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Health Care Costs and Financing

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Studies detail the impact of costs on drug and health care use

A new study supported by the Agency for Healthcare Research and Quality (HS09622) found that the proportion of Medicare beneficiaries who skipped medications and treatments because of costs increased nearly 4 percent in 2000. A second AHRQ-supported study (HS11434) revealed that when faced with an emergency department copayment, Medicare and other patients most commonly sought care from other available alternatives, but rarely avoided medical care altogether. According to a third study by AHRQ and other researchers, privately and publicly insured individuals with low incomes or functional impairments encounter significant financial barriers to care, despite having health insurance. The three studies are discussed briefly here.

Wilson, I.B., Rogers, W.H., Chang, H., and Safran, D.G. (2005, August). "Cost-related skipping of medications and other treatments among Medicare beneficiaries between 1998 and 2000." Journal of General Internal Medicine 20, pp. 715-720.

The proportion of people aged 65 and older who skipped medications due to cost burden increased from 9.5 percent in 1998 to 13.1 percent in 2000, according to this study. However, the cost-related skipping rate was estimated to be 81 percent when using a model representing a person age 65, who was in poor health, had no prescription drug coverage, had out-of-pocket costs of over $50 per month, had a low income, and had a poor physician-patient relationship.

Increases in out-of-pocket medication costs (far in excess of the Consumer Price Index between 1998 and 2000) and HMO membership (which had limited drug benefits during this period) explained most of the increase in cost-related skipping. Having a low income and lacking prescription drug coverage were also associated with more skipping. Having a better physician-patient relationship, better physical and mental health, and greater age were associated with less cost-related skipping.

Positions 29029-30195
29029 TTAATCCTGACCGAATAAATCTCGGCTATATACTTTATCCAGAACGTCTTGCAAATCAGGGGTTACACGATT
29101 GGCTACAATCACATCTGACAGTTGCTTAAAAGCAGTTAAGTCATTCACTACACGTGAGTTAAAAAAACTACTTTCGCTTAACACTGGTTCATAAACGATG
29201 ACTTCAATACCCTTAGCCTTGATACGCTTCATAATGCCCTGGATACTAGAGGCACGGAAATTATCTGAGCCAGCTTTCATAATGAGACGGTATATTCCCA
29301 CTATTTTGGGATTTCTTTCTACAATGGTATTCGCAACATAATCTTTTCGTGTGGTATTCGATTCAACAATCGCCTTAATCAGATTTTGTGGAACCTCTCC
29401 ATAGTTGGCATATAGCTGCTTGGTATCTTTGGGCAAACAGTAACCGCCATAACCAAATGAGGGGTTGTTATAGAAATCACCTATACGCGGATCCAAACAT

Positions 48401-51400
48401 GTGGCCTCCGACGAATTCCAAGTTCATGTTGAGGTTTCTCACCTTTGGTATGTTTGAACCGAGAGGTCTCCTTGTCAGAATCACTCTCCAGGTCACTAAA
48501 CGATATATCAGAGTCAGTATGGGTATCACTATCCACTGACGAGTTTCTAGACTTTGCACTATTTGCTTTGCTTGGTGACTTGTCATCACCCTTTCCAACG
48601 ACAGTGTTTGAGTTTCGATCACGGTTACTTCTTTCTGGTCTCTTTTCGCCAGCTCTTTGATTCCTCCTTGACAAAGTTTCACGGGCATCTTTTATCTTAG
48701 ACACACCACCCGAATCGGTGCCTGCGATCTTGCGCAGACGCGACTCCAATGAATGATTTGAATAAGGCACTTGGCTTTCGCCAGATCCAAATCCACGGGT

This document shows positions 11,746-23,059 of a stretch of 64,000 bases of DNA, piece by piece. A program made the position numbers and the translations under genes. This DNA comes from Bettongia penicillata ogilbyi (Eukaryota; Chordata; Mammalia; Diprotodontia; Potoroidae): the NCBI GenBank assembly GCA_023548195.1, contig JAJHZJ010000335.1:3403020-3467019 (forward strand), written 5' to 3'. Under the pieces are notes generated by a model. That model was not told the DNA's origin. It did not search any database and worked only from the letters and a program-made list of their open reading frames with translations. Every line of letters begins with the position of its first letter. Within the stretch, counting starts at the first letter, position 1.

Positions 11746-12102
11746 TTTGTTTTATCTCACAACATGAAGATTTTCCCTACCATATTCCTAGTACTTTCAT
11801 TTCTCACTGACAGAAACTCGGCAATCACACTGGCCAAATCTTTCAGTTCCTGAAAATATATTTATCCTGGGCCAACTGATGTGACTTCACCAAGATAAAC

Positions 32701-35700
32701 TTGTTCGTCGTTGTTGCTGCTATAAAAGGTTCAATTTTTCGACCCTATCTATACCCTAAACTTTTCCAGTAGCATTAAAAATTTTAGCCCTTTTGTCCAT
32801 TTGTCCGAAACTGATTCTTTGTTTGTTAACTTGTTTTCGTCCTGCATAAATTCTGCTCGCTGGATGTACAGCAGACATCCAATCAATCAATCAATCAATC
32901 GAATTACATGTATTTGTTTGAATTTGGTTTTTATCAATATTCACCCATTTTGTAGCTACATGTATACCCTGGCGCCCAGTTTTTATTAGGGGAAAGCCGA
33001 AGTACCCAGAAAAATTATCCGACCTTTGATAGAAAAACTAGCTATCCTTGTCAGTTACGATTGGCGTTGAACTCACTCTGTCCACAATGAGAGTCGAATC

This is the first study to show the important role of the physician-patient relationship in cost-related medication skipping. The findings were based on data from the Study of Choice and Quality in Senior Health Care, a longitudinal study of Medicare beneficiaries aged 65 and older in 13 States.

Reed, M., Fung, V., Brand, R., and others (2005, August). "Care-seeking behavior in response to emergency department copayments." Medical Care 43(8), pp. 810-816.

When patients are faced with out-of-pocket costs such as an emergency department (ED) copayment, they often seek care from other available alternatives but rarely avoid medical care altogether, according to this study. Researchers conducted telephone interviews with a random sample of 932 adult members of a large health delivery system about knowledge of their copayment level for ED services and how cost-sharing affected their decisions about where or when to seek care.

Overall, 82 percent of adults surveyed had a copayment for ED services that ranged between $5 and $100, and 41 percent correctly reported the amount of this copayment. Concerns about the ED copayment led nearly one in five patients (19 percent) to alter how they sought care in the past year. Twelve percent sought care from an alternate delivery site (such as an urgent care or primary clinic), 12 percent contacted a provider by telephone or the Internet, 9 percent delayed going to the ED, and 2 percent avoided medical care altogether.

After adjusting for other factors associated with care-seeking behavior, the ED copayment amount was significantly associated with reported changes in care-seeking behavior. Patients with lower annual household income or lower health status were more likely to change their behavior because of the ED copayment. These findings suggest that modest levels of cost sharing for emergency care can encourage patients to seek alternative forms of care without leading them to avoid care altogether.

Weinick, R.M., Byron, S.C., and Bierman, A.S. (2005, June). "Who can't pay for health care?" Journal of General Internal Medicine 20, pp. 504-509.

Researchers found that privately and publicly insured individuals who have low incomes or functional impairments encounter significant financial barriers to care despite having health insurance. Using data from the Commonwealth Fund 2001 Health Care Quality Survey of U.S. adults, researchers examined measures of avoiding health care due to cost. These included delaying or not seeking care, not filling prescriptions for medicine, and not following a recommended treatment plan.

The proportion of Americans surveyed who had difficulty affording health care varied by income and health insurance coverage. Overall, 16.9 percent reported at least 1 financial barrier to care. Independent of insurance coverage and other demographic characteristics, the poor, near poor, and middle-income respondents, as well as those with functional impairments, were significantly more likely than others to avoid care due to cost. Among those with private insurance, the poor (28.4 percent), near poor (24.3 percent), and functionally impaired (22.9 percent) were more likely to report avoiding care due to cost. In models that accounted for several factors affecting use of care, the uninsured were over twice as likely to have trouble paying for care.

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